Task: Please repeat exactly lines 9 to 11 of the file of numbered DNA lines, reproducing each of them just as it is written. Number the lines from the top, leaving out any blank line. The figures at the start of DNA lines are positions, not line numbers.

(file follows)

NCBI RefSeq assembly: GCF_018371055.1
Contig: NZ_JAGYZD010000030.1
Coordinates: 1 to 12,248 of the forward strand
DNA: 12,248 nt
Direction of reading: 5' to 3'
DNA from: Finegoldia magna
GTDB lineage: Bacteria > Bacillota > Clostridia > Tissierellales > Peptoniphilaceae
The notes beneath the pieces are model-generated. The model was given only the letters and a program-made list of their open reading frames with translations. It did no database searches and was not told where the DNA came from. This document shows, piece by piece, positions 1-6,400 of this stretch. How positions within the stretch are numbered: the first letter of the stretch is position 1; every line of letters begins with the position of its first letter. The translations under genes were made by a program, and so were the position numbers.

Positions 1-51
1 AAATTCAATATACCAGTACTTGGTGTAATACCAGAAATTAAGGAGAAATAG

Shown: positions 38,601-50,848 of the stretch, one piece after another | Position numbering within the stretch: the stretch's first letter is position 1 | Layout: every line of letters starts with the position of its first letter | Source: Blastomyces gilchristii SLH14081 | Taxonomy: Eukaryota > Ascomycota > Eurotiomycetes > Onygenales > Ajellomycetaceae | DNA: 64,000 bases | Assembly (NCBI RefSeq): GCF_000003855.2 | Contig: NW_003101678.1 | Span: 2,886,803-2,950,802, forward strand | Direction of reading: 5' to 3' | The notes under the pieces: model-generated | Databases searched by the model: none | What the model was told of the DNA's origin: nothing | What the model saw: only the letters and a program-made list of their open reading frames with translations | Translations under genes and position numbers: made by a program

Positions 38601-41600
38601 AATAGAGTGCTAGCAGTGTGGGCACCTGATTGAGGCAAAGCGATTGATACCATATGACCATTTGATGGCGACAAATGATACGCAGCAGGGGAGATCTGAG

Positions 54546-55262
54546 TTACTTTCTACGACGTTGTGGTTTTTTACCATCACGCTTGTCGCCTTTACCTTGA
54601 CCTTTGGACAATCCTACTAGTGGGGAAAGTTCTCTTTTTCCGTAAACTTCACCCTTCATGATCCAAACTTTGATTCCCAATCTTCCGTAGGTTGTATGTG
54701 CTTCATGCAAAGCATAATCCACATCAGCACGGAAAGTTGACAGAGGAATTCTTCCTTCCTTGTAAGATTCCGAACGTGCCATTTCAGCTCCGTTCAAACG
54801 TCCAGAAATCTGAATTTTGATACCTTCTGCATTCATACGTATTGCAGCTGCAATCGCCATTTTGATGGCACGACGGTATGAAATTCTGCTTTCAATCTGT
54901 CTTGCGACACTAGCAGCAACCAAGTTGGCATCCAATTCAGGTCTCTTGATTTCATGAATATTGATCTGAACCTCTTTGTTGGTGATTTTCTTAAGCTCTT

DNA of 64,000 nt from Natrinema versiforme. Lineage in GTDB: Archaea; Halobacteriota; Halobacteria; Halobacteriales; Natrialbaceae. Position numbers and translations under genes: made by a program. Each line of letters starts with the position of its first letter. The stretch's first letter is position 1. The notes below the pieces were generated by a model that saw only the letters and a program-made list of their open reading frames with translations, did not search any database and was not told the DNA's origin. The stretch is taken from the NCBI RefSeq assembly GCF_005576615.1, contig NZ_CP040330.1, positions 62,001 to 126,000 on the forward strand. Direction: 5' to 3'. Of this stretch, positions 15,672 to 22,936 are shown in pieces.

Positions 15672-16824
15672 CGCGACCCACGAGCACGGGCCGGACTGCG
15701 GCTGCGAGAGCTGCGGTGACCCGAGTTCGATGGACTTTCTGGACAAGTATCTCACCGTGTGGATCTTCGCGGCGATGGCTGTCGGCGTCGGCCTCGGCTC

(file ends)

Positions 1-51
1 AAATTCAATATACCAGTACTTGGTGTAATACCAGAAATTAAGGAGAAATAG

Shown: positions 38,601-50,848 of the stretch, one piece after another | Position numbering within the stretch: the stretch's first letter is position 1 | Layout: every line of letters starts with the position of its first letter | Source: Blastomyces gilchristii SLH14081 | Taxonomy: Eukaryota > Ascomycota > Eurotiomycetes > Onygenales > Ajellomycetaceae | DNA: 64,000 bases | Assembly (NCBI RefSeq): GCF_000003855.2 | Contig: NW_003101678.1 | Span: 2,886,803-2,950,802, forward strand | Direction of reading: 5' to 3' | The notes under the pieces: model-generated | Databases searched by the model: none | What the model was told of the DNA's origin: nothing | What the model saw: only the letters and a program-made list of their open reading frames with translations | Translations under genes and position numbers: made by a program